Whether you side with Iowa and Barta or not, it’s important to understand how the basketball schedule comes together.

It goes like this:

Iowa has 20 Big Ten games annually and will continue to play Iowa State every year. (Barta re-iterated that Monday.) That’s 21.

There’s the Big Ten/ACC Challenge and the Gavitt Games against a Big East opponent (most years, including in 2019-20). That’s 23.

Iowa is committed to playing in one preseason tournament, like the 2K Classic this year that has the Hawkeyes playing four games (including two against quality opponents). That’s 27 out of 31 regular-season games.

From that point, Barta and coach Fran McCaffery plug the final four (or so) holes.

“When all that gets done, we know we’re going to have a heck of an RPI schedule. We know that,” Barta said. “Then we take a look at, 'How do we fill that in?'”

How that gets filled in is the point of contention.

The Hawkeyes have too often lately rounded out the schedule with rotten teams with RPIs of 300 or higher out of 351 Division I teams. Those games stink for two reasons: low entertainment value and your RPI takes a hit, even if you win.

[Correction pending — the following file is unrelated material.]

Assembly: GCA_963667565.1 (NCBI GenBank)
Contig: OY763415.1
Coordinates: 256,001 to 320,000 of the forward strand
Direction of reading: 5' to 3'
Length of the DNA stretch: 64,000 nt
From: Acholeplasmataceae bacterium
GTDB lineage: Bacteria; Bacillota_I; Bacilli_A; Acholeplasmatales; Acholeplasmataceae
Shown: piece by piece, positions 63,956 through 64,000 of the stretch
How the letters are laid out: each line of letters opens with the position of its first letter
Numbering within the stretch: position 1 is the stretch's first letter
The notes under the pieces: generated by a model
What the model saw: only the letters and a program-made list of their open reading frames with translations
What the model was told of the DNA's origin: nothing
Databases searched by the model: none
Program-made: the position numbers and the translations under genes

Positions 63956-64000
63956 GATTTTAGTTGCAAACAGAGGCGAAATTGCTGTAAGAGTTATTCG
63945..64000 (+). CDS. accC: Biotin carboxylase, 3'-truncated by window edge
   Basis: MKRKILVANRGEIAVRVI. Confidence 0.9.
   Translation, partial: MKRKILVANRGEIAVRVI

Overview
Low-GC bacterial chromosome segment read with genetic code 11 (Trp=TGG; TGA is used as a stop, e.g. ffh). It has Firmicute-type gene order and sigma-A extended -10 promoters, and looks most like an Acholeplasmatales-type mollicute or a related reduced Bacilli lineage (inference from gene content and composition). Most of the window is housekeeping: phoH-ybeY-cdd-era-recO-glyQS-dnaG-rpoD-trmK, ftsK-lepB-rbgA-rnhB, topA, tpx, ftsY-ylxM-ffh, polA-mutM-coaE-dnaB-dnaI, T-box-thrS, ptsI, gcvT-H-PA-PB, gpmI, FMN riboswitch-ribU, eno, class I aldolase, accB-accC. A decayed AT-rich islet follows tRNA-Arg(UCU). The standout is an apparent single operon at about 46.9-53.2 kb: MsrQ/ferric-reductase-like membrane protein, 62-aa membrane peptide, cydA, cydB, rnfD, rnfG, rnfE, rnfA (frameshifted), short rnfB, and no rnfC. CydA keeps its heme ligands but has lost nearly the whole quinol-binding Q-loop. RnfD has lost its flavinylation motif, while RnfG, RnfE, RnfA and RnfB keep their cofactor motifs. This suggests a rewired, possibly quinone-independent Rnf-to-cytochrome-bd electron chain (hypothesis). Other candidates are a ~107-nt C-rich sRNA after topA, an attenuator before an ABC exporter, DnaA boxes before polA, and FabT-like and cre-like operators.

Ask Nebraska how a weak non-conference schedule worked out last season. The Huskers went 13-5 in Big Ten play yet were left out of the NCAA Tournament, largely because of an out-of-conference schedule strength that KenPom.com put at 255.

Iowa played three opponents with 300-plus RPIs a year ago and — with two vacancies to fill — already has two on the books (Green Bay, Bryant) on the upcoming season schedule.

Barta hears the complaints that beating these tomato cans do nothing for the program.

“It does no good if we think we are hurting our chance to get to the NCAA Tournament,” Barta said. “But just about every program in America have those sprinkled in, very intentionally. That’s what we’ll evaluate every time we put a schedule together.”

Does he have a point?

Depends how you look at it.

He's right: Iowa's schedule should be strong with those 25 to 27 core games.

According to KenPom.com, Iowa’s non-conference strength of schedule in 2017-18 was 290th out of 351 Division I teams, yet its overall strength of schedule was still 49th. CBS Sports’ Jerry Palm saw it a little differently, with Iowa’s schedule-strength ranking 203rd in non-conference, 70th overall.